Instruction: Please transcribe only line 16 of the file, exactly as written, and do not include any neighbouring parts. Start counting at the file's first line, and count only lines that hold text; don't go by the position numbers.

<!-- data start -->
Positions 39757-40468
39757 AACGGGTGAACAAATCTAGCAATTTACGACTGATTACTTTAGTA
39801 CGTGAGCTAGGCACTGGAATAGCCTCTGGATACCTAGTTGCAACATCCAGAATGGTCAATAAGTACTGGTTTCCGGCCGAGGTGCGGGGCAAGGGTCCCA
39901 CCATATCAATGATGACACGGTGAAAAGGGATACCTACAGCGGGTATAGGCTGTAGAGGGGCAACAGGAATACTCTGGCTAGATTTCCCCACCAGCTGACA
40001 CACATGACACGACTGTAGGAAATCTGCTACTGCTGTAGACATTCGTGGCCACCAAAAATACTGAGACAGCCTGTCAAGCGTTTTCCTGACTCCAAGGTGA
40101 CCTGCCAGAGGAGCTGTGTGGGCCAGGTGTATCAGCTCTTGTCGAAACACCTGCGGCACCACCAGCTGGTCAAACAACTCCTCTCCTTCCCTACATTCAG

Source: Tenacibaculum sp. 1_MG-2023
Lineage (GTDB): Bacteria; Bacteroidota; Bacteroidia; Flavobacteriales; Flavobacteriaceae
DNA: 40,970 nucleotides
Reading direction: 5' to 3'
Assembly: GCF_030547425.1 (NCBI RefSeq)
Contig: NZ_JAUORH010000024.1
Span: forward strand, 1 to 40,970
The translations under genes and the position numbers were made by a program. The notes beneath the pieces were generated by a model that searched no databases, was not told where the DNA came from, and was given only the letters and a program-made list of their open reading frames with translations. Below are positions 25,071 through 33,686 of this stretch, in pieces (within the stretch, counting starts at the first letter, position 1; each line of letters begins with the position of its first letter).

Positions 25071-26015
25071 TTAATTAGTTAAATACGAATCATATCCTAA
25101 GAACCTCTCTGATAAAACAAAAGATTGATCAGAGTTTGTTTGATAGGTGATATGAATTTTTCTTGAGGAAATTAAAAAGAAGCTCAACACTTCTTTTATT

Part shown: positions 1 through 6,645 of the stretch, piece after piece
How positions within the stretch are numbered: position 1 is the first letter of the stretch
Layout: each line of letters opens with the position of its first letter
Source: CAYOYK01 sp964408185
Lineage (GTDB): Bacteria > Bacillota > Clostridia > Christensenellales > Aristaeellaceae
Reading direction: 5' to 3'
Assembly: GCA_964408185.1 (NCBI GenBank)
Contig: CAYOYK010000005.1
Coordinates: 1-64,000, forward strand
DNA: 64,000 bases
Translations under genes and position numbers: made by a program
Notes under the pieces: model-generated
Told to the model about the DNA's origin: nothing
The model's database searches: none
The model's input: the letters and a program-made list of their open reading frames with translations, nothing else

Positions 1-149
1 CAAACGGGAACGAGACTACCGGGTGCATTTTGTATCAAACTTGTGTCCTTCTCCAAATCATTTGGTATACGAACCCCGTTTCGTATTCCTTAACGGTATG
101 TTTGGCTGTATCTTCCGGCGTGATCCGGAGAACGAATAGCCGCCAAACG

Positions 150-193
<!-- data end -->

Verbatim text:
25071 TTAATTAGTTAAATACGAATCATATCCTAA